Life from beginning to end by Stephen Pittman
Suicide is no longer a crime. And, these days, few of us would question the ethics of one who had made this choice. It is possible that in days to come, crippled with life-changing illness, one might be tempted to follow this path. But what if one cannot open that packet of pills or reach for the drink laced with barbiturates. A good and trusted friend might be willing to help – but, under present legislation, this would be assisted suicide and they would be committing a crime and could be imprisoned.
The bill going before the House of Lords next month is considering this very scenario. And there are many voices speaking against it – and we in the pew are asked to write to the Peers asking them to block it. One might be sympathetic to the trusted friend. But there’s another question here: Could this bill lead to euthanasia – this is not assisted suicide as the decision to take a life is made by another. King Solomon could struggle here.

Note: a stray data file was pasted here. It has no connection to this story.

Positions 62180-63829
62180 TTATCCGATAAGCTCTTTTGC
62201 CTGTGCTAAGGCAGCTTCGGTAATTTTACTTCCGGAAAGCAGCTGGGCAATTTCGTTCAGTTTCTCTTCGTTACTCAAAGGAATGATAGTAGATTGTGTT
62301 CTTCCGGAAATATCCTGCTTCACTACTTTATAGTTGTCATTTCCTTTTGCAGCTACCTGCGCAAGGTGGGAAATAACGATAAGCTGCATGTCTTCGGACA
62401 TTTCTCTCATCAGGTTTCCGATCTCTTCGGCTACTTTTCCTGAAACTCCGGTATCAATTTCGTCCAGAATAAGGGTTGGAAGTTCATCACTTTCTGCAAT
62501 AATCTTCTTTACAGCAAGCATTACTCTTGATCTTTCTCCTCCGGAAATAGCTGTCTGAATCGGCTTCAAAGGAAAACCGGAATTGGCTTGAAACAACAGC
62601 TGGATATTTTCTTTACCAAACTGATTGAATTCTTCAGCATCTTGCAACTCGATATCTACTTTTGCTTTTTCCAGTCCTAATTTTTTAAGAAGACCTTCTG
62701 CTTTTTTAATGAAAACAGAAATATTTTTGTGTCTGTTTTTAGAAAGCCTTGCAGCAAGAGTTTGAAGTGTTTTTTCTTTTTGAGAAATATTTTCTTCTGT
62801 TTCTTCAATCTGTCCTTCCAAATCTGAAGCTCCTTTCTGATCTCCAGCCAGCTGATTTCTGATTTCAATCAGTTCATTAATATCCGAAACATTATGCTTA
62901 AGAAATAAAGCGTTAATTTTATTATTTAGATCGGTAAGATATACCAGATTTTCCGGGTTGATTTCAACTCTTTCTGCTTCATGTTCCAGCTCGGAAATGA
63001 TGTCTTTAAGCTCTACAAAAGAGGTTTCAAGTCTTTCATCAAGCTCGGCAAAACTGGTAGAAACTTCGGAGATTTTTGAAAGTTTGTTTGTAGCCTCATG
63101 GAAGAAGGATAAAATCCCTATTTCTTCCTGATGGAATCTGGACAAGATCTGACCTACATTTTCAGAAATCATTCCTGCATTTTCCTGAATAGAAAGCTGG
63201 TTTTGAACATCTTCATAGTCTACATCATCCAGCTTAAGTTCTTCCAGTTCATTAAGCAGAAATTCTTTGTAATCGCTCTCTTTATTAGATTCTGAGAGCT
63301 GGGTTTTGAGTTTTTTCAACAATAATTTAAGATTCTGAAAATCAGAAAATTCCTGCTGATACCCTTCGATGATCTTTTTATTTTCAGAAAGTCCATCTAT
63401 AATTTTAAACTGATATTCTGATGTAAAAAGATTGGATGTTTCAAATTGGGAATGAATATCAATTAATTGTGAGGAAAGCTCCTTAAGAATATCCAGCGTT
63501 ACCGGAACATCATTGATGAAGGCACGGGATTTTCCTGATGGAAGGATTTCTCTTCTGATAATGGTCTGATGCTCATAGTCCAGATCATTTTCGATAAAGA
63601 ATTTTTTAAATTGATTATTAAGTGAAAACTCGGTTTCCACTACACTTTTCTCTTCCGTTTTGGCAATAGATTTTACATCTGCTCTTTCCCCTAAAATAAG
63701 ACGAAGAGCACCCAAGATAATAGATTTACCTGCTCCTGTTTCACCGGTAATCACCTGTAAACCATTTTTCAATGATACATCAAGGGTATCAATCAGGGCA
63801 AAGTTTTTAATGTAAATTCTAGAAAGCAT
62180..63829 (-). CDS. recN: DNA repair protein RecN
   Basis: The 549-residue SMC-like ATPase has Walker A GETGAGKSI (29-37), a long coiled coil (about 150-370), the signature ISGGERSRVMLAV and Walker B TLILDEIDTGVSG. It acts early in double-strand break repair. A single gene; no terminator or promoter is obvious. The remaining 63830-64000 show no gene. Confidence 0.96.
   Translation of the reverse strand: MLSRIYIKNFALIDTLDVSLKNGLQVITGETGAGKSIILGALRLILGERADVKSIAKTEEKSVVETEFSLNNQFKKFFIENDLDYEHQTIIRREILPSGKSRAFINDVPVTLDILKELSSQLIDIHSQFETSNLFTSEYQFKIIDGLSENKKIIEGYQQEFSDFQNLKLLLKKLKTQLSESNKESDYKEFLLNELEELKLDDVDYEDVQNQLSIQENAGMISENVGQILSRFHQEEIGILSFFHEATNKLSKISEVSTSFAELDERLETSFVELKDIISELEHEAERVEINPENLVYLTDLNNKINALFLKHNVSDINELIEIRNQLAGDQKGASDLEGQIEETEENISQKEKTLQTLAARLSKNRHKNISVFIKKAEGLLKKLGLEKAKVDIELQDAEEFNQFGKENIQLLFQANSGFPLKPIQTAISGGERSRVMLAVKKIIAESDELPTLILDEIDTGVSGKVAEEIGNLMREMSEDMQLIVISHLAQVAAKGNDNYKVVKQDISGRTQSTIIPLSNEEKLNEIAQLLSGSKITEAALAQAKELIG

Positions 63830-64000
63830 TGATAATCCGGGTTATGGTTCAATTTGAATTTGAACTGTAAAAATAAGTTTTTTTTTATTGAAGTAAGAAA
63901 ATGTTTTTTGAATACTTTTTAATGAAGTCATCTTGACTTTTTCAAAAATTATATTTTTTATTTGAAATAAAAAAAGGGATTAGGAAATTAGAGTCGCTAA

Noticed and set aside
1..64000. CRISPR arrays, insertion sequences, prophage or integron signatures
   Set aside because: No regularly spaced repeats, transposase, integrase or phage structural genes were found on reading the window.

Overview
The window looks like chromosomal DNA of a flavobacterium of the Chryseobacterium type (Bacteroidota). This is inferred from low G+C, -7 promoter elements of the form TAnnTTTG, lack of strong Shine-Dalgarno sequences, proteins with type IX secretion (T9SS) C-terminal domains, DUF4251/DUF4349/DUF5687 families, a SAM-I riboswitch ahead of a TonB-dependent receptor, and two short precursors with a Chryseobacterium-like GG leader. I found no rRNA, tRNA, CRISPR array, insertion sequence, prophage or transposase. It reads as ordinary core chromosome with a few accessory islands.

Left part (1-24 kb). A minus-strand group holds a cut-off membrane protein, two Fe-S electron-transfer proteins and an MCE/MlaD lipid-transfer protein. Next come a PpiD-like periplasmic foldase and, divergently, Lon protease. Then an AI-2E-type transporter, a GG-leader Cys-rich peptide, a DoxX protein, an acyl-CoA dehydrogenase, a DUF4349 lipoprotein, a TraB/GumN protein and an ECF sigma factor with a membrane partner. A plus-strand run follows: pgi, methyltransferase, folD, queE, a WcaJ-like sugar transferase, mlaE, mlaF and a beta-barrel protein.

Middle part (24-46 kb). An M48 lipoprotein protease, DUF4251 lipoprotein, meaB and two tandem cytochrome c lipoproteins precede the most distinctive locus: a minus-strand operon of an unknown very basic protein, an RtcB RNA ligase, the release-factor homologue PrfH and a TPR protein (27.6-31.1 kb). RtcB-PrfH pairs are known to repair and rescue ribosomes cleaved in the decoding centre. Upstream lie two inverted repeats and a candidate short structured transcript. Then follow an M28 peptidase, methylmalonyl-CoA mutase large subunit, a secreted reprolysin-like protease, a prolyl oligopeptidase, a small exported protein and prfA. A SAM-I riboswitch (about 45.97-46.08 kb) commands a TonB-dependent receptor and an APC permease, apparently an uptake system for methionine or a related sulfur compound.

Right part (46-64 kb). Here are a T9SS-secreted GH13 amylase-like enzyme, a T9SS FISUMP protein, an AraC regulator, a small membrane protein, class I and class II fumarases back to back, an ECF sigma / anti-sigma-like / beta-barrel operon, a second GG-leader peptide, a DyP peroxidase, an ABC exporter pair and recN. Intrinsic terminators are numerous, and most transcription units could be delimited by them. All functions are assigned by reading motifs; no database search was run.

It impossible not to be impressed by Heidi Crowter. This brave young woman went to the High Court to say the present abortion laws discriminate her against because she has Down’s syndrome. Under present laws, Down’s babies can be aborted up to birth because they would suffer “such physical or mental abnormalities as to be seriously handicapped”.
Heidi doesn’t agree and insists her life is as valuable as anybody elses. And she has vowed to fight on. After the hearing, she posted on Twitter: "The judges might not think [the law] discriminates against me. The government might not think it discriminates against me. But I am telling you I feel discriminated against." Heidi Crowter is a fine example of the value of human life.
Schools in England are struggling to stay open because of the increasing Covid infection rates among pupils. While the rate of infection is decreasing among adults, for children the figure is rising. We have not seen the last of this.
Meanwhile, a shortage of drivers, has led to massive queues at petrol stations – yes, there’s some contradiction there. And the Government has only just agreed to allow 10,500 fuel tanker and food lorry drivers from the EU to work in the UK, in the three months, up to Christmas Eve. No wonder that the European Road Haulers Association thinks few EU drivers would be interested in the offer.
13 August: The light beneath the bushel